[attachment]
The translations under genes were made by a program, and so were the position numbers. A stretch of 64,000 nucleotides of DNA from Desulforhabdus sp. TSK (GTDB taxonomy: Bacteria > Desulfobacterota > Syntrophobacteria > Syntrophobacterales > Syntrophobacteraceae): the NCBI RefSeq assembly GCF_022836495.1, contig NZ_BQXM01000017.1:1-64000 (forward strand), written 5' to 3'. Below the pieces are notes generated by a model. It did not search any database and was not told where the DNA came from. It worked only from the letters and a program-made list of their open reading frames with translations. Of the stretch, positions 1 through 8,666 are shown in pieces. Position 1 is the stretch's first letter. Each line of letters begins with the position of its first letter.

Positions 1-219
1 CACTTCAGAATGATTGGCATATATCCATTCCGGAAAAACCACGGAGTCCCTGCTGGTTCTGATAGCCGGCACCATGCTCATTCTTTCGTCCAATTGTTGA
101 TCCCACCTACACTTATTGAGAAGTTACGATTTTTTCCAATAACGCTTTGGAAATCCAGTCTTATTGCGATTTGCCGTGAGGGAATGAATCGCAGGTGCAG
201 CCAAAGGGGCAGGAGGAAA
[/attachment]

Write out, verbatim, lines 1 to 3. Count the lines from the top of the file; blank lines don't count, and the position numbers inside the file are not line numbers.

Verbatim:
The translations under genes were made by a program, and so were the position numbers. A stretch of 64,000 nucleotides of DNA from Desulforhabdus sp. TSK (GTDB taxonomy: Bacteria > Desulfobacterota > Syntrophobacteria > Syntrophobacterales > Syntrophobacteraceae): the NCBI RefSeq assembly GCF_022836495.1, contig NZ_BQXM01000017.1:1-64000 (forward strand), written 5' to 3'. Below the pieces are notes generated by a model. It did not search any database and was not told where the DNA came from. It worked only from the letters and a program-made list of their open reading frames with translations. Of the stretch, positions 1 through 8,666 are shown in pieces. Position 1 is the stretch's first letter. Each line of letters begins with the position of its first letter.

Positions 1-219
1 CACTTCAGAATGATTGGCATATATCCATTCCGGAAAAACCACGGAGTCCCTGCTGGTTCTGATAGCCGGCACCATGCTCATTCTTTCGTCCAATTGTTGA